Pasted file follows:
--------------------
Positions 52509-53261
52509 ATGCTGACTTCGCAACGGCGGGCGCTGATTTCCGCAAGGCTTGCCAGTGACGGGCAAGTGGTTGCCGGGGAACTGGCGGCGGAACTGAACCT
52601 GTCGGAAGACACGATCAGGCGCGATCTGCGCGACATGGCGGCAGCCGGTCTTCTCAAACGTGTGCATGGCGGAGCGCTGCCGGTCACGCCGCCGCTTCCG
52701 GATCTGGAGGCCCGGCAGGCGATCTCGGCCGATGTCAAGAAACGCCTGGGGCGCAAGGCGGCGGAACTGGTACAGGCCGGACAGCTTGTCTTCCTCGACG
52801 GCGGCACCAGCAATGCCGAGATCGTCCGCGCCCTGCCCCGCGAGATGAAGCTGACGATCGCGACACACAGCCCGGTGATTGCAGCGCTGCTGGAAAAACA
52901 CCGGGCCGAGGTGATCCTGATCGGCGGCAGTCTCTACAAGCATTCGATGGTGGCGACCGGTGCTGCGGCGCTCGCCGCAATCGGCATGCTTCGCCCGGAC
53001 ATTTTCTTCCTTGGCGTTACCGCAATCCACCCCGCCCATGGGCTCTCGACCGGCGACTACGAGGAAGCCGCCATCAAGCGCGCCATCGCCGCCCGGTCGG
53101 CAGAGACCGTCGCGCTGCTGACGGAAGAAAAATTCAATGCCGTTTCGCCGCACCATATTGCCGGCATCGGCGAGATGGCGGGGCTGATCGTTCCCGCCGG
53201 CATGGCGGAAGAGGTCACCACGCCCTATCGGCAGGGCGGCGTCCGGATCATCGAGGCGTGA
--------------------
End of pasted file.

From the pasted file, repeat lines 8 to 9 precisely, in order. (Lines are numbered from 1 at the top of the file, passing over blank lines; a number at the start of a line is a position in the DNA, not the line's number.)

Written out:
53101 CAGAGACCGTCGCGCTGCTGACGGAAGAAAAATTCAATGCCGTTTCGCCGCACCATATTGCCGGCATCGGCGAGATGGCGGGGCTGATCGTTCCCGCCGG
53201 CATGGCGGAAGAGGTCACCACGCCCTATCGGCAGGGCGGCGTCCGGATCATCGAGGCGTGA